I'll start these autobiographical remarks the forbidden, scorned way and say: I was born . . . and then, to atone in part for that banality, I'll go on and say . . . on Black Thursday, the day of the stock market crash, October 24, 1929. So I grew up in the Great Depression, experienced World War II as a perfectly safe teen-ager, and, much later, survived--or have, so far--the Covid plague. For two or more years of my pre-school days I lived happily in a canvas tent and then in a one-room cabin built by my father with rocks he gathered from a riverbed and with mortar made with lime he produced by firing more of those rocks. Much later, I lived for my first two years of college with my big brother in the attic of a Jewish mortuary in Denver, which we got rent-free for staying nights to answer the phone.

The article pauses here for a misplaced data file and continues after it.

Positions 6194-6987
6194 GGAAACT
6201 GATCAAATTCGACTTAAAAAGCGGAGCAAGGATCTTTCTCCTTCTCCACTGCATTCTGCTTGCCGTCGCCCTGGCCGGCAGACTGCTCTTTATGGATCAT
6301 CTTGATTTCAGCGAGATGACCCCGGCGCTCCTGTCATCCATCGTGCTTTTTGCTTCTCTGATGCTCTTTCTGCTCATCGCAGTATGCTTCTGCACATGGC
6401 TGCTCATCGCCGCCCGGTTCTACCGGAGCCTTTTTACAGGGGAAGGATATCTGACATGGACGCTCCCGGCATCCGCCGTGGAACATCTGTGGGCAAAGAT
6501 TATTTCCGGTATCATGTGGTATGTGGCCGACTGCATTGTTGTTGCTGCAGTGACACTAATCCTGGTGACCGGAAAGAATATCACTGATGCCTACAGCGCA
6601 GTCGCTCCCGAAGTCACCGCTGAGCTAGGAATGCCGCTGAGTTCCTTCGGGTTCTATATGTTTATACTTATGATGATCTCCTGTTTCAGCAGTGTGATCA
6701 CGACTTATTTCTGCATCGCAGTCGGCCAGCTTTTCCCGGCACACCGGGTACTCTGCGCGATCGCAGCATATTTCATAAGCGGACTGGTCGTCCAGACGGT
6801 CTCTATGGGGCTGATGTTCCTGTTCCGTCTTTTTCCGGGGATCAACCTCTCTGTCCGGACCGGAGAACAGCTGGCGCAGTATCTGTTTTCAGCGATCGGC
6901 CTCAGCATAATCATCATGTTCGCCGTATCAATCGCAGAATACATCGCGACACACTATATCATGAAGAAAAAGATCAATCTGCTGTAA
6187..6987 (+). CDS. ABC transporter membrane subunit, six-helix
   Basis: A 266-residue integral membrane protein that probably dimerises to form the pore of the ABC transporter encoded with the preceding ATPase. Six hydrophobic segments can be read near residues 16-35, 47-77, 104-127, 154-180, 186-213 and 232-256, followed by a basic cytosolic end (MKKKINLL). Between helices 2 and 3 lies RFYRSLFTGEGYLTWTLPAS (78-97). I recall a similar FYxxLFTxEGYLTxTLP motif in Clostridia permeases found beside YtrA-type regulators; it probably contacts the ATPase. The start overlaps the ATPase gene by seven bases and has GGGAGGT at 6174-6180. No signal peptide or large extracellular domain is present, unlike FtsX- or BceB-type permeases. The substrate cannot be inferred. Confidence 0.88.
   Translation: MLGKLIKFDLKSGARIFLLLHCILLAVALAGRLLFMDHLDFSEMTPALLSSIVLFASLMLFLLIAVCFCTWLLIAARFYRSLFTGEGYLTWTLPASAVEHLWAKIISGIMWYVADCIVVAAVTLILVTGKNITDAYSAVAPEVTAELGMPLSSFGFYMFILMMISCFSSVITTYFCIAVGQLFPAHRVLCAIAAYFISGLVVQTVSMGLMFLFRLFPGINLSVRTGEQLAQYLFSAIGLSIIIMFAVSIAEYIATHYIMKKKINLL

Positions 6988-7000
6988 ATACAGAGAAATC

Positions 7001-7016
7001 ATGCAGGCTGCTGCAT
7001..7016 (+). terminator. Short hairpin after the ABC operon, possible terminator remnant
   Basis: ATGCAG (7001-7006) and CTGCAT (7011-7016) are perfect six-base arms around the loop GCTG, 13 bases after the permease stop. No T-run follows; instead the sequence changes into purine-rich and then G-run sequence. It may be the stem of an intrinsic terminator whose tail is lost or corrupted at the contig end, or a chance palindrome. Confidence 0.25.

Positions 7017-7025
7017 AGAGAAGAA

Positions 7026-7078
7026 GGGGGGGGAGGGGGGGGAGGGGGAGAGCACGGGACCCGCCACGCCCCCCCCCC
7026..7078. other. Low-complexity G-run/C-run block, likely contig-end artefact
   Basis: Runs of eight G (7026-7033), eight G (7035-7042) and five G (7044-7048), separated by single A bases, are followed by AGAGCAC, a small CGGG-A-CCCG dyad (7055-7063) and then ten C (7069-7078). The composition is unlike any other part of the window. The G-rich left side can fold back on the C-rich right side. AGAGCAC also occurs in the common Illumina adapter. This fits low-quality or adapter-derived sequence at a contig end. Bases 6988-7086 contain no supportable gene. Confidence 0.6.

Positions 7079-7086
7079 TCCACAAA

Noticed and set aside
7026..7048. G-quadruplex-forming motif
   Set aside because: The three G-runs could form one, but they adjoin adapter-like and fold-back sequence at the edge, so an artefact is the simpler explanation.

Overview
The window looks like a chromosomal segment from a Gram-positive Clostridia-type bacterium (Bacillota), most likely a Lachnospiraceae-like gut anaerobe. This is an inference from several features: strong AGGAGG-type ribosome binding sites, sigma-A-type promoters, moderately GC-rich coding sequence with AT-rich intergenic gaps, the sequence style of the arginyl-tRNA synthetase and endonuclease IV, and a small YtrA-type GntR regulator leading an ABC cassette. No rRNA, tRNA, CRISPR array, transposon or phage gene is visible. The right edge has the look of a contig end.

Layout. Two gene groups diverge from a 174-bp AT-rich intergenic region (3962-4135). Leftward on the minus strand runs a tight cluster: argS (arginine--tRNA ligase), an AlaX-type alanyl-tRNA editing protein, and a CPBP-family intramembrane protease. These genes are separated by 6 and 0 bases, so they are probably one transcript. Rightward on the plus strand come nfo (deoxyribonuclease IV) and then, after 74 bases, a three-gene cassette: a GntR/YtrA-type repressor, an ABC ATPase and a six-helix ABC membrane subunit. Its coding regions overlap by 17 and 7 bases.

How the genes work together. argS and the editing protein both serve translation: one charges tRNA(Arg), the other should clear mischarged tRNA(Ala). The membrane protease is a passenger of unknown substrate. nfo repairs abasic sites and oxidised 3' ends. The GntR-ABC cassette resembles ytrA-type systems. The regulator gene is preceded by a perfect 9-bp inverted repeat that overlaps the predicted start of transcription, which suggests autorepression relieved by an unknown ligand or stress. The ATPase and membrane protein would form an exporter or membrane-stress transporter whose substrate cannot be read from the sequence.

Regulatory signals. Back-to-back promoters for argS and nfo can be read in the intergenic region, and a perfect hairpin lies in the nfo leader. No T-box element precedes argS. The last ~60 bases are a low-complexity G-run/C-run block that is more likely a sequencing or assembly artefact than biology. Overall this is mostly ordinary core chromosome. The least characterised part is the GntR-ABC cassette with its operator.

We moved around a lot when I was growing up. My dad was restless and dissatisfied; I went to five high schools. Later, dissatisfied like him, I worked for nine newspapers and five universities. What really kept me changing jobs was a craving for the time and circumstances that would allow me to write poetry and fiction. I finally started doing that just before I retired, at the end of the 1990s. Now, as my ideas for poems come along less and less often, my writing career is mainly a thing to look back on. I do so with reasonable satisfaction.
It seems to me that most writers who win big prizes, who get on the best-seller lists, who have their books made into movies, have something in common: unhappy childhoods, with one or both parents unloving, brutal, or drunk. I had sober, loving, indulgent, and yet firm and sensible parents, and though I underwent bullying in my early schooldays, it wasn't enough to whine about through all my adulthood. No wonder my name is not on every lip, my latest book on every shelf. At least, though, my books are on the shelves of my children and grandchildren, together with those of some loyal friends. I am a long way from bitter. I wanted to write; I wrote.
Donald is the author of "Wolfe and Being Ninety: Old West Monsters and A Texas Poet's Life", Beowulf: For Fireside and Schoolroom, along with "The Nectar Dancer."